Kayak and Canoe Fishing In The Northeast Region With Capt. Tommy Derringer

KayakCanoeSt. AugustineShallowsNortheastredfishtidalflatsSea TroutInshoreRiversTarponPogeySandbar

Tommy DerringerBecause of all the shallow water and extreme tidal range, kayak and canoe fishing are huge in northeastern Florida. In fact, there’s a great website dedicated to kayak anglers at www.Jaxkayakfishing.com. They also have the largest kayak tournament in the country here May 15-16 and you can find out more about that event at www.JacksonvilleKayakFishingClassic.com. 

A lot of anglers in my region fish from kayaks, and probably the most popular area is the Guana River State Park at Ponte Vedra Beach, which is midway between St. Augustine and Jacksonville Beach. The area close to the dam where you launch starts out as saltwater, but it turns brackish and eventually into freshwater the farther up-river you go. 

Most of the people who kayak and canoe here are fishing the saltwater stuff, targeting monster spotted seatrout and redfish. A lot of guys will launch at the Guana Dam, which is a really nice place to launch, and you have the lake which is freshwater on one side and the Intracoastal Waterway which is saltwater on the other side. 

There’s a huge advantage to using a kayak or canoe in my region, because we have all these canals and creeks that get really shallow and have sandbars that you can get past in a normal boat, but can easily portage in a kayak or canoe. That lets the anglers get to areas that aren’t getting a lot of fishing pressure, so the fish are a lot more aggressive.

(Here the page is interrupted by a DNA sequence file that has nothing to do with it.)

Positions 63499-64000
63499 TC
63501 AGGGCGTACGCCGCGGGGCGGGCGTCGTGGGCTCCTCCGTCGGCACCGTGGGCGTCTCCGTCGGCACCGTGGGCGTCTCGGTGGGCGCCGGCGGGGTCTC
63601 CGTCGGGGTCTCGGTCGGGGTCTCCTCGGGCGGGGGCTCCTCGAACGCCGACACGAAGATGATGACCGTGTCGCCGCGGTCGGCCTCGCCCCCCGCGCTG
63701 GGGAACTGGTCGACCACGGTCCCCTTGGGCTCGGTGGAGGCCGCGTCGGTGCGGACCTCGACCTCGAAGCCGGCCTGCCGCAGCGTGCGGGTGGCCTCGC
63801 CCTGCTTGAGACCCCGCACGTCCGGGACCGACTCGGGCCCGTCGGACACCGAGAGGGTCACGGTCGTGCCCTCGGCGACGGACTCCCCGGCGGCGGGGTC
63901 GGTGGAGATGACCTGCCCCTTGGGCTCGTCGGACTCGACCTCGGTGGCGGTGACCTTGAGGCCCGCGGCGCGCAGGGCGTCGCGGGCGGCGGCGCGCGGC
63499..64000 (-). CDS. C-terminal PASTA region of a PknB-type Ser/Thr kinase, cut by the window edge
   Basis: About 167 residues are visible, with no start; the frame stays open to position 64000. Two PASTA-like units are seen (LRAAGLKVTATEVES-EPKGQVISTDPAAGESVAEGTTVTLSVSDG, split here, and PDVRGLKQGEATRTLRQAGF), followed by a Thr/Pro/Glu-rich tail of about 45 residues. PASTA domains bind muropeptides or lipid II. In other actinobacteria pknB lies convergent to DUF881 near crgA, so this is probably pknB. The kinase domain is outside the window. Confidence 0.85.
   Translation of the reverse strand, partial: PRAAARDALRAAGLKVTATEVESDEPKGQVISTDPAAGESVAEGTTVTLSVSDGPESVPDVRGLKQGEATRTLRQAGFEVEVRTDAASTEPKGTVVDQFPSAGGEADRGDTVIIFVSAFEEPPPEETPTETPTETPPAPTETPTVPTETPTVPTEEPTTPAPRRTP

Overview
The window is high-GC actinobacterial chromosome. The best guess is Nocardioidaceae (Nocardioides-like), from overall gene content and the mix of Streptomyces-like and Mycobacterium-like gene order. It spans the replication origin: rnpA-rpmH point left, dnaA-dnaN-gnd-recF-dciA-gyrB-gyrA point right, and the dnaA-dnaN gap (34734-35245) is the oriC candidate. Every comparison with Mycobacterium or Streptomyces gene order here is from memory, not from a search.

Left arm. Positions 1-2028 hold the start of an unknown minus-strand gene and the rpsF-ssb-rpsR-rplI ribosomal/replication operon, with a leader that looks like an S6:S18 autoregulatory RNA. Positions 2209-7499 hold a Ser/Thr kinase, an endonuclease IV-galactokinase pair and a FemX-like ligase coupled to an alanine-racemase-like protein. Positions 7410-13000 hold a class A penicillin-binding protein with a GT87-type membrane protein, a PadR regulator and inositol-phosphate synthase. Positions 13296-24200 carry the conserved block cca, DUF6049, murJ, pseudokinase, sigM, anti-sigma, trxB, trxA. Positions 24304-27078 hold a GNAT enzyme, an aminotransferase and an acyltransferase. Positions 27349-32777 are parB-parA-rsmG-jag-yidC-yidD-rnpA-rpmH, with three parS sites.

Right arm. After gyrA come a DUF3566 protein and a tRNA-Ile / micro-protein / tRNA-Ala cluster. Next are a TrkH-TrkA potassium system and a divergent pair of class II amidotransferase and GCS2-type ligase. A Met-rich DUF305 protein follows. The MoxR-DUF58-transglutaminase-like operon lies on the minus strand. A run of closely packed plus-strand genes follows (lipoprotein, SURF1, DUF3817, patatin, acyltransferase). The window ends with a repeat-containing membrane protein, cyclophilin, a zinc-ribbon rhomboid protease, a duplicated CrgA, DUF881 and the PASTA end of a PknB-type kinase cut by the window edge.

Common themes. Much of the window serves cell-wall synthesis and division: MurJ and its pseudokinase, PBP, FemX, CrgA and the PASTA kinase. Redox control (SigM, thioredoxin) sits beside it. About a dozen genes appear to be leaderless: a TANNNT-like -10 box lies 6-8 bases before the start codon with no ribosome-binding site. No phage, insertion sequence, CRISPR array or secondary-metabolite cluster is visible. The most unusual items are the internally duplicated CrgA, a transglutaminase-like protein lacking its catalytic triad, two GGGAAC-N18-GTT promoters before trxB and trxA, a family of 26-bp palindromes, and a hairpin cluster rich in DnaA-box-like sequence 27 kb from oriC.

Another area that’s used a lot for kayak and canoe fishing is Pelicer Creek on the Mantanzas River, which is near Faver-Dykes State Park. The rent canoes there and have an outstanding area to launch. 

Then on the other side of the creek there’s a place called Princess Place Preserve which also rents kayaks and canoes and has a great launch. There’s all these little canals and creeks in those areas that you can get in and out of with a kayak but not with a boat. If you run aground or the tide goes you, you can just get out of the kayak and slosh through the mud until you get to deeper water. 

Unlike a lot of areas in southern Florida, there’s not a lot of anglers that launch from the beach that fish out of kayaks or canoes. There are a few guys that launch on the beach out of Marineland and tarpon fish around the pogey schools out of kayaks in the summer months, but for the most part the best and most popular kayak and canoe fishing in my region is inshore. We’ve got some great inshore fishing, and with tides that can be 9 feet or more, there’s a huge advantage to fishing out of a shallow draft boat that you can get out of and pull across a sandbar or shallow area. Once you get to the other side, it’s just you and other kayaks or canoes that have access to those fish.

Captain’s Tip of the Week #8 Kayaks & Canoes - 2015
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